2. 1. We need a sill board The 'stool' object of the sill settings is designed for a 100 year old traditional wooden window that sits flush with the inside face of wall. These days walls are thicker and windows tend to sit somewhere in the middle of the wall. And no matter what external sill is specified we nearly always have a sill board internally. Under the 'Timber' configuration the outside edge of the 'stool' is eternally aligned with the inside of face of wall and the inside edge of the sill, making the incorrect assumption that the timber sill should always span the entire thickness of the wall. The 'Masonry' configuration doesn't have a 'stool' setting. And the 'Brick' configuration will allow you to make such wonders as this: What we need is a 'sill board' (or 'window board' or 'internal sill'), that abuts the inside face of the window frame/jamb/subsill. The internal finish wall component needs to be able to extend up and abut the underside of of the board. The sill board should be treated as a separate element to the external sill, that we can turn off and on (sometimes they're not needed for windows that go to the floor) The sill board needs a control for its vertical position relative to the window frame and two controls for depth: one as an absolute figure and the other based on how much it overhangs the inside face of wall. Here's an example window sill detail with a sill board: 2. Materials should be decoupled from profile shapes and we should have far more control over profile shapes I'm not convinced that the sill configurations should be based on material: "Timber, Masonry, Brick". External sills will typically be wood, aluminium, stone, slate, brick, PVC-U. Internal sills are typically timber or MDF, but can be other materials such as stone, ceramic, marble, Corian, or PVC-U. It makes more sense to me to have one set of configuration settings and then a bunch of profiles to choose from. Profiles should probably be a Resource that we can create and edit ourselves. Perhaps different categories of profiles with different configuration settings. If you really want to group the settings into types then it would be better to describe them by their production process rather than their material: extruded, cast, cut, pressed, etc. We need additional types, for instance: extruded PVC-U sub sills, extruded aluminium sub sills and pressed aluminium sill flashing. Pressed aluminium sill flashings tend to have a drip edge that extends down below the structural opening of the window, which is not possible with the current sill settings. Not necessarily important for 3D modelling, but how it interfaces with the window frame can be quite varied; they can go under the window frame, or clip into the bottom edge/face of the window frame, or get screwed into the face of window frame, or get screwed into a hidden packer/sub-sill. We also need a cast/stone option with stooling options at the ends. This is one of the few sills that isn't the same shape for its entire length. Stooled Sills (see below) are not a continuous profile shape, they have "stooling" at the ends for brickwork to sit on. Slip Sills are continuous all the way along and are typically used when the building is rendered instead. Here's an example of pressed aluminium sill flashing, with the drip edge extending below the opening, and screw-fixed onto the bottom edge of the window frame. It's also a full-height window example with no sill board: Here's an example of a timber window with a pressed aluminium sill flashing screw fixed into an additional element, a hidden timber sub-sill (or packer). So this window sill has three elements: pressed aluminium external sill, internal sill board and the timber sub-sill packer element: Here's what a Stooled Sill looks like: And a Slip Sill in comparison: 3. Sill depth control As above in regard to the internal sill board, we should be able to control the depth of a sill (external sill) as follows: 1. By specifying the back edge of the external sill as an offset from the inside face of window frame/jamb 2. And by controlling the outside edge of the sill by either specifying the actual depth of the sill or by specifying how much it overhangs the outside face of wall (i.e. the outside edge of the sill relative to outside face of wall) If we're using standard sized sub sills (such as extruded aluminium or PVC-U) we might typically want to specify the depth of the sub sill. But for, say, pressed aluminium sill flashings we might want to specify the overhang. So both options would be good. 4. The window sill currently obscures wrapped wall components (VB-188272) See also: https://forum.vectorworks.net/index.php?/topic/64381-window-and-door-tool-maturity/ 5. Make window sill a separate tool/object In the real world sills are mostly separate objects to the windows, and installed separately. Except for some types of sub-sill arrangements. The sill object is probably better off as a separate tool, but that can be linked to a window in some fashion, so that if the window width changes, so does the sill.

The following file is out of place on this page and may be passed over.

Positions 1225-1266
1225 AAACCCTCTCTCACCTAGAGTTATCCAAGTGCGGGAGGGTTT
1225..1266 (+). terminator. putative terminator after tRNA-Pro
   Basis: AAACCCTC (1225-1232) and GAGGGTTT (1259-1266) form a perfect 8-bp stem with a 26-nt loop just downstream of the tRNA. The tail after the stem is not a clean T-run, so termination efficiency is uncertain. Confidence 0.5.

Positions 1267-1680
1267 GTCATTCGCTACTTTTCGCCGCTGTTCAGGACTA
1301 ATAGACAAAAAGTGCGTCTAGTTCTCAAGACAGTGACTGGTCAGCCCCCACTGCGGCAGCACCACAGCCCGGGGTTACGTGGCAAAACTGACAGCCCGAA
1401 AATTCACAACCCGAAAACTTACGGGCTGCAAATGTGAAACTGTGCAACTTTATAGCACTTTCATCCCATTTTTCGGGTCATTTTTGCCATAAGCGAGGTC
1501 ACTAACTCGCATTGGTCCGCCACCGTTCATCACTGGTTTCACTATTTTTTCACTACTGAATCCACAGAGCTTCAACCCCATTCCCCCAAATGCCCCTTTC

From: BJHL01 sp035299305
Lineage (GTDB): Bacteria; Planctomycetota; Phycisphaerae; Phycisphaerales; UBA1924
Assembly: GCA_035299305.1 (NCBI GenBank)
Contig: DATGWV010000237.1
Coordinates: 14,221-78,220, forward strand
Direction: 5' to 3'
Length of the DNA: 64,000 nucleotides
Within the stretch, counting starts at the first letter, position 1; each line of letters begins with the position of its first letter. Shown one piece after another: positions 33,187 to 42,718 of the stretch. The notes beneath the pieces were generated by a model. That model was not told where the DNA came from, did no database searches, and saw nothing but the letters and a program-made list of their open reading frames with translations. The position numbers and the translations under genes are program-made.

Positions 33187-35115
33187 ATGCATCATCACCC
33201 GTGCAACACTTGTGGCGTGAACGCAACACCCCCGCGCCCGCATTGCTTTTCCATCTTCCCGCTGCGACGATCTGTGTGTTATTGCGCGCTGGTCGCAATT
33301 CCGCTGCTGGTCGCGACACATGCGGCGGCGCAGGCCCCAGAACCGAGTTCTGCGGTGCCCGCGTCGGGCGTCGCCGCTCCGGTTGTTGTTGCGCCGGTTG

3. I'm in VW2019, I've modelled a nice window but can't get the sill to sit underneath it. I've even taken the settings off a window with a perfect sill but it doesn't work on teh new window as the sill is offset to one side. I tried modifying a copy of the good window but then the glazing bars don't show up. I've tried restarting Vectorworks but it doesn't help. Does anyone know what is going on here?